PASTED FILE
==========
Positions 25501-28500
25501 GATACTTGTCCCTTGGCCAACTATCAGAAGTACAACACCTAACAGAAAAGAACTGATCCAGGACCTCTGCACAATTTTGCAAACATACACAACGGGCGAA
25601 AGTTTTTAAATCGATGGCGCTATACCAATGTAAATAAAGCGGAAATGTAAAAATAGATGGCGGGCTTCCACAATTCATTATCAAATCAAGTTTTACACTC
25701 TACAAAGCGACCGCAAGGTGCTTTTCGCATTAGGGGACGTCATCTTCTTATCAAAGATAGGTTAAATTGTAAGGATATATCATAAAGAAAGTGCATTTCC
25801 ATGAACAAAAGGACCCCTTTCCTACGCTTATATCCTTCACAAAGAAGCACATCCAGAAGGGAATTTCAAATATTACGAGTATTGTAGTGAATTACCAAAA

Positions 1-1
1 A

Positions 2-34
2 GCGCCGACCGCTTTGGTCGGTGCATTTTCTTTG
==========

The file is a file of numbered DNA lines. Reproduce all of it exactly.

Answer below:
Positions 25501-28500
25501 GATACTTGTCCCTTGGCCAACTATCAGAAGTACAACACCTAACAGAAAAGAACTGATCCAGGACCTCTGCACAATTTTGCAAACATACACAACGGGCGAA
25601 AGTTTTTAAATCGATGGCGCTATACCAATGTAAATAAAGCGGAAATGTAAAAATAGATGGCGGGCTTCCACAATTCATTATCAAATCAAGTTTTACACTC
25701 TACAAAGCGACCGCAAGGTGCTTTTCGCATTAGGGGACGTCATCTTCTTATCAAAGATAGGTTAAATTGTAAGGATATATCATAAAGAAAGTGCATTTCC
25801 ATGAACAAAAGGACCCCTTTCCTACGCTTATATCCTTCACAAAGAAGCACATCCAGAAGGGAATTTCAAATATTACGAGTATTGTAGTGAATTACCAAAA

Positions 1-1
1 A

Positions 2-34
2 GCGCCGACCGCTTTGGTCGGTGCATTTTCTTTG